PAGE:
Bernard Slade’s endearing comedy-drama, Same Time Next Year, is now 42 years old — and yes it is a period piece. Yet, nothing seems dated about it, especially when it gets the kind of superior revival that has just opened at the Classic Theatre Festival in Perth.
It can’t be moved to the present. We must accept it on as own terms, as belonging to a particular passage of time — a quarter century of change and turbulence both in North American society and the wider world. It is a period inextricably linked to the lives of New Jersey accountant George and Oakland housewife Doris, both married with children, who meet in a Northern California Inn in 1951, have a one-night fling that is totally out of character for both of them, but are nevertheless attracted sufficiently to each other that they agree to meet in the same place once a year.
So it’s a relationship piece, but — and here’s the surprise — the relationships we learn about go far beyond the boundaries of what’s happening between George and Doris alone. The degree of trust and intimacy springing up between them in the course of their yearly trysts is such that we also hear about their individual marriages — about Doris’s lovable husband. Harry, and George’s wife Helen, a spouse gifted with razor-sharp intuition — as well as their children. There are only two characters on stage, but thanks to the performances of Scott Clarkson and Lana Sugarman, we are conscious of other lives at play — unseen lives, yes, but ones that assume their own reality in Laurel Smith’s beautifully modulated production.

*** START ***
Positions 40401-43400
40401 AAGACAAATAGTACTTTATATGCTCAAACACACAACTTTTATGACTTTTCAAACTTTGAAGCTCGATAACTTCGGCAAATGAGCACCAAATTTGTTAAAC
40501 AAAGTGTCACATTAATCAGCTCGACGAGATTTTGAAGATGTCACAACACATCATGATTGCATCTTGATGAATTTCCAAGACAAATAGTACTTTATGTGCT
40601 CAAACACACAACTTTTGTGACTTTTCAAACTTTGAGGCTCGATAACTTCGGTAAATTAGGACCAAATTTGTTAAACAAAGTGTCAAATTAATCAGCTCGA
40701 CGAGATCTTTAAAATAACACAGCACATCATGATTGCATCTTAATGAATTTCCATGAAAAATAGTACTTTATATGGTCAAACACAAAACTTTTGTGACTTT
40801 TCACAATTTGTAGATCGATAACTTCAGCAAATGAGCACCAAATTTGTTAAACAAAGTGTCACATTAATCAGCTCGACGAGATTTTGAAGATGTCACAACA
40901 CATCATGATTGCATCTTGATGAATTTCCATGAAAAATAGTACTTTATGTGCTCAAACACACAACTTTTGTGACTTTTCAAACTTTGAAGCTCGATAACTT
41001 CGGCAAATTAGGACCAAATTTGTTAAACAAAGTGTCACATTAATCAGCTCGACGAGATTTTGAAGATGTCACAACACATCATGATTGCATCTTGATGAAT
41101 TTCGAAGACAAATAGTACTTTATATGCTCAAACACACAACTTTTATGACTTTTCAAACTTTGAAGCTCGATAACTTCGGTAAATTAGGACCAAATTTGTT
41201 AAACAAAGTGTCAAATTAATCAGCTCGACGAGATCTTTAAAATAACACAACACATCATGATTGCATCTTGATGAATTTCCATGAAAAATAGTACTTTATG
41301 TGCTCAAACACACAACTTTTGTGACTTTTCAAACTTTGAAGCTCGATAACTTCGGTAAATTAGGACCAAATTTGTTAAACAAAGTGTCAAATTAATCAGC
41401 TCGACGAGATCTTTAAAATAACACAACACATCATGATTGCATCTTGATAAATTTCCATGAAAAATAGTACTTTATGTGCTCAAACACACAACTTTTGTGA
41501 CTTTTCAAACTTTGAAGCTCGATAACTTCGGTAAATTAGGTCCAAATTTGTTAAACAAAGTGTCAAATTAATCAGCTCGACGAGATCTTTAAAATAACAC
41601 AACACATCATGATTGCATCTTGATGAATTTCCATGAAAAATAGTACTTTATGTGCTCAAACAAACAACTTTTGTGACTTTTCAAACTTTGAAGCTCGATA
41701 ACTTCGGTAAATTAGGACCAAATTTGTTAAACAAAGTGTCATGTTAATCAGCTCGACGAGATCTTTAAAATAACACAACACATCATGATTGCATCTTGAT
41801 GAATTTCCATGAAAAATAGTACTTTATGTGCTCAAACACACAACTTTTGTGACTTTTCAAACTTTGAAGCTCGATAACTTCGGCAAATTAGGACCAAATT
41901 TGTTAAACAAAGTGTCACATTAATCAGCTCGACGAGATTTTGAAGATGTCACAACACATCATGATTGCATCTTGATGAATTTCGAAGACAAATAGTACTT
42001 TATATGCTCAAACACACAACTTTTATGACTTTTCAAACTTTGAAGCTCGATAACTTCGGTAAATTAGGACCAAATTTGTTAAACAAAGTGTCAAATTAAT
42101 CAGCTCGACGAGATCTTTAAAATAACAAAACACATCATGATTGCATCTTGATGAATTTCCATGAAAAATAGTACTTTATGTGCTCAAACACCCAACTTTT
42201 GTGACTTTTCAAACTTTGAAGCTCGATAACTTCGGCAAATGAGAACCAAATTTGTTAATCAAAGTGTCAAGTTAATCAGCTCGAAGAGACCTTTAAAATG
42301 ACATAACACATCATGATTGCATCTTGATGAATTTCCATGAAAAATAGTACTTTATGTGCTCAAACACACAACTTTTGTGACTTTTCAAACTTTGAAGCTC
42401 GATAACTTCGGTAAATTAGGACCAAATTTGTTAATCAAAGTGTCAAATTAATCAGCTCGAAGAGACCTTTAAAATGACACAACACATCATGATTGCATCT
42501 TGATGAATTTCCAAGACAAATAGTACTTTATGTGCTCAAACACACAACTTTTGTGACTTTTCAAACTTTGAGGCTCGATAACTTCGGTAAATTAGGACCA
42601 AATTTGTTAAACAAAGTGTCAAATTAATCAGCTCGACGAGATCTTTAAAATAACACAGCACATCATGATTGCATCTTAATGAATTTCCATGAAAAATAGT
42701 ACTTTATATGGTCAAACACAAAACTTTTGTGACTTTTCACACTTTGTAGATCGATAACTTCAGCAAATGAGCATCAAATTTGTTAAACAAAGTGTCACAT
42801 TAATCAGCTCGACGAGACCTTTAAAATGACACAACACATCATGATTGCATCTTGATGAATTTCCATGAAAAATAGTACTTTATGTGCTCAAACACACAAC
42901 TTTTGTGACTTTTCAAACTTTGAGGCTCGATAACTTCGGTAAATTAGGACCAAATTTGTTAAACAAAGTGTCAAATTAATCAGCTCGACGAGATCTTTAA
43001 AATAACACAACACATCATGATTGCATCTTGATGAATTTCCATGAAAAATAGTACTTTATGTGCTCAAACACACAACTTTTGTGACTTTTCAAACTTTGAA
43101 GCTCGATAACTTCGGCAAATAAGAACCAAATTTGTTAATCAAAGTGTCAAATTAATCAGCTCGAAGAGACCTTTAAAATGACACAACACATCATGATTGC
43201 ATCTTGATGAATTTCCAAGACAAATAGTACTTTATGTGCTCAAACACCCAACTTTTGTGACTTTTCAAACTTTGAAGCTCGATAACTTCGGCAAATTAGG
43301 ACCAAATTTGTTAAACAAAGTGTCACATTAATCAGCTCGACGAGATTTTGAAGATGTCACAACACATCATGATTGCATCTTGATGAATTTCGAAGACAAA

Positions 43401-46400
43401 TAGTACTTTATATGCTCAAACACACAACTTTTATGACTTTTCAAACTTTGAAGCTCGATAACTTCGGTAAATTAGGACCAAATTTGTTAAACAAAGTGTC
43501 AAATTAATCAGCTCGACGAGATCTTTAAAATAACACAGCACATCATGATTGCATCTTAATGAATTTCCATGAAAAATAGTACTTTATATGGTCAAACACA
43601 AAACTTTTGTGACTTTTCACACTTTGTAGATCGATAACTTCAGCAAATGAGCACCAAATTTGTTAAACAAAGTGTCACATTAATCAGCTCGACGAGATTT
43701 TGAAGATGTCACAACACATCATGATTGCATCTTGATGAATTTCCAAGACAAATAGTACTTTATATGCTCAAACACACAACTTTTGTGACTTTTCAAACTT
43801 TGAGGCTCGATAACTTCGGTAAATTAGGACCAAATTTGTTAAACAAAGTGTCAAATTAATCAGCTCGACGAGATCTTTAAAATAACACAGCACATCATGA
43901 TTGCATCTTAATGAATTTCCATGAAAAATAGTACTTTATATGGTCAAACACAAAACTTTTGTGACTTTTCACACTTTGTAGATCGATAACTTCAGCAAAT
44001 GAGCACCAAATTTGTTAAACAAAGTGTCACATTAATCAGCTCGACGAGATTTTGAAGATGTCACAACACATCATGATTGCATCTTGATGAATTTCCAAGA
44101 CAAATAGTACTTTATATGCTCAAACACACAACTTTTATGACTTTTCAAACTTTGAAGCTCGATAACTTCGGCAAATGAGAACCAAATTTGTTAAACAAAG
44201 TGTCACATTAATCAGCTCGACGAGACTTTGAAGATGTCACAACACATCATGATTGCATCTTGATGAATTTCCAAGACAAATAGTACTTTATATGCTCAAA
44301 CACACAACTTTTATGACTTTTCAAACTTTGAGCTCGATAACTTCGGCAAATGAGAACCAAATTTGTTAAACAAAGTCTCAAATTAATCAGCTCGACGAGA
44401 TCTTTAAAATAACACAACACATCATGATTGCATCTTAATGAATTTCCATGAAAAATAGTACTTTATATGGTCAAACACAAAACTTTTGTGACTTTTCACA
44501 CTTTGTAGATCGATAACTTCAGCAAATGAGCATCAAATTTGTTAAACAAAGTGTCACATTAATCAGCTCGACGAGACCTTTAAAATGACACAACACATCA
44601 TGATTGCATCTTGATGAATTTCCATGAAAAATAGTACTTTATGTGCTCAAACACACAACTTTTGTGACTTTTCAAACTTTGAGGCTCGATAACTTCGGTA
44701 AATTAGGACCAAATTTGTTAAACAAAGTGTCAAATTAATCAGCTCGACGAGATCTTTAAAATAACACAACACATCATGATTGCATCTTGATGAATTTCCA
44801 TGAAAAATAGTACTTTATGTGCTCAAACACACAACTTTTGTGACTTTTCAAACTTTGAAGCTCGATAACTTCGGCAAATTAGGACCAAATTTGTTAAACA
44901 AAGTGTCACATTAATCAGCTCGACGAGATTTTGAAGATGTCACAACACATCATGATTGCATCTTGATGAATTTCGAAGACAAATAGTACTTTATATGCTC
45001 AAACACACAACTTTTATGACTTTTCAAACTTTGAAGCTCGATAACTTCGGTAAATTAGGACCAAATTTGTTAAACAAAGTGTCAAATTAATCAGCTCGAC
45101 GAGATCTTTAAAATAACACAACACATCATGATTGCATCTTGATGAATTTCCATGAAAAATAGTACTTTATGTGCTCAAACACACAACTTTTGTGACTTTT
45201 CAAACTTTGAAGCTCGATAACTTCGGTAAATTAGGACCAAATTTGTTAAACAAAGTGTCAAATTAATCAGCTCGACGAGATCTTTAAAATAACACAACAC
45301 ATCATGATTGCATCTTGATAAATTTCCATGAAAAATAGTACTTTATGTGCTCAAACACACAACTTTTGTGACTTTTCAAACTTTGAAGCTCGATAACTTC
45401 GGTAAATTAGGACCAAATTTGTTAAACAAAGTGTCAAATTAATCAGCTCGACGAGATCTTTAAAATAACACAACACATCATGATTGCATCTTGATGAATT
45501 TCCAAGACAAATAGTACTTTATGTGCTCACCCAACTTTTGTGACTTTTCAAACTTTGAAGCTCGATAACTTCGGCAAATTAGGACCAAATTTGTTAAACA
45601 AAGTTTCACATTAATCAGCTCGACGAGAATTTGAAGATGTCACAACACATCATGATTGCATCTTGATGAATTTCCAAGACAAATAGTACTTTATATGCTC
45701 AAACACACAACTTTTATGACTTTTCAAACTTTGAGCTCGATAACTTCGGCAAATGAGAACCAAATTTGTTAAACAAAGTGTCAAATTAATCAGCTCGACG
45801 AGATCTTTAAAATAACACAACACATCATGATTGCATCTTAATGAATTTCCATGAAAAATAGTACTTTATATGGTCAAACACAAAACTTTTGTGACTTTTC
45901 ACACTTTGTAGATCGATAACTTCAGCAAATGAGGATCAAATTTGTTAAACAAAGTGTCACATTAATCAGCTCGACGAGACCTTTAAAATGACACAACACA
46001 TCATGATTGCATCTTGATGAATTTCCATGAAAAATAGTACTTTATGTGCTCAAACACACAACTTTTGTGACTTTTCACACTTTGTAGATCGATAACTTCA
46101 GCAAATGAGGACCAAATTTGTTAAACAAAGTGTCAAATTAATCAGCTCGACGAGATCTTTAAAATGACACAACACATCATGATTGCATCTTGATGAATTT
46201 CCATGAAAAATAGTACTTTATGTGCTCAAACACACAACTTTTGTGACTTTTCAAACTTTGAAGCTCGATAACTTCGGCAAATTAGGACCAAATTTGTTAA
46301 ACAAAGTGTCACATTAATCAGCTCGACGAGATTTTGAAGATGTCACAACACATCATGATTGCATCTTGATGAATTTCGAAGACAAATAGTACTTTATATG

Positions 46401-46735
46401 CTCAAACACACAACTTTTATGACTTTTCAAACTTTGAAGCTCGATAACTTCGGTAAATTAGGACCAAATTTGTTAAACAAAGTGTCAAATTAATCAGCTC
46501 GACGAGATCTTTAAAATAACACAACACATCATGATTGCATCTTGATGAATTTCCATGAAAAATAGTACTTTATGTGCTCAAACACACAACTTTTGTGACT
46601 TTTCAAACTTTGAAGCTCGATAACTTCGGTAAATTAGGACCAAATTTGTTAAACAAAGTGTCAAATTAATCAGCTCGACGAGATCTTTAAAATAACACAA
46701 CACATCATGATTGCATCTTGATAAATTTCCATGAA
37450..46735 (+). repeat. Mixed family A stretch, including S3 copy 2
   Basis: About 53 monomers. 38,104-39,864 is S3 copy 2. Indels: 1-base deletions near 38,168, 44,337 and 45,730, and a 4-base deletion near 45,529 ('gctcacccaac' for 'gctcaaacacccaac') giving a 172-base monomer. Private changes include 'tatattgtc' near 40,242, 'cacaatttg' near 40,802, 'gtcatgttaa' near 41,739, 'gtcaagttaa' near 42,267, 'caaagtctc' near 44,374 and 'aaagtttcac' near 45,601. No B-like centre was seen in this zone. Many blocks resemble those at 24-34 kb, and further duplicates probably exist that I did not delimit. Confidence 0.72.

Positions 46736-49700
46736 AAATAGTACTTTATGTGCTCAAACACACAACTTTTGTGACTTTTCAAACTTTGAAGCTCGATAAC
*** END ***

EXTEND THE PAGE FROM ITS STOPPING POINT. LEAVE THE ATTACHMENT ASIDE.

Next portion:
George and Doris are close enough that he can say exactly what he thinks when she shocks him by showing up one year dressed as an aging flower child. Clarkson and Sugarman provide expert moments of comedy here, but they’re also reminding us of the very real intimacy existing between these two — an intimacy that takes on a different form when Doris finds herself sharing George’s loss and grief over a family tragedy.
These two performers take full advantage of Bernard Slade’s crackling comic dialogue. They trade the funny one-liners with an ease indicative of the potent on-stage chemistry existing between them. But there’s also genuine tenderness in the relationship we’re seeing. Sugarman, a delightful actress, gives us a Doris with a readiness to accept the funny side of life, but she also reveals a woman with the strength and resilience to respond to change and challenge within the emerging feminist culture of the day. Clarkson, a nimble comedian, finds an unusual depth of character in George. He also is quite astonishing in giving us a man who is gradually getting older as the evening progresses. It’s an achievement that goes beyond adding a moustache to the upper lip or pencilling a bit of grey into the sideburns.
In brief, Say Time Next Year constitutes an outstanding launch to the festival’s new season.
Same Time Next Year
By Bernard Slade
Perth Classic Theatre Festival to July 16
Director: Laurel Smith
Set Designer: Roger Schultz
Costumes: Renate Seiler
Lighting: Wesley McKenzie
George: Scott Clarkson
Doris: Lana Sugarman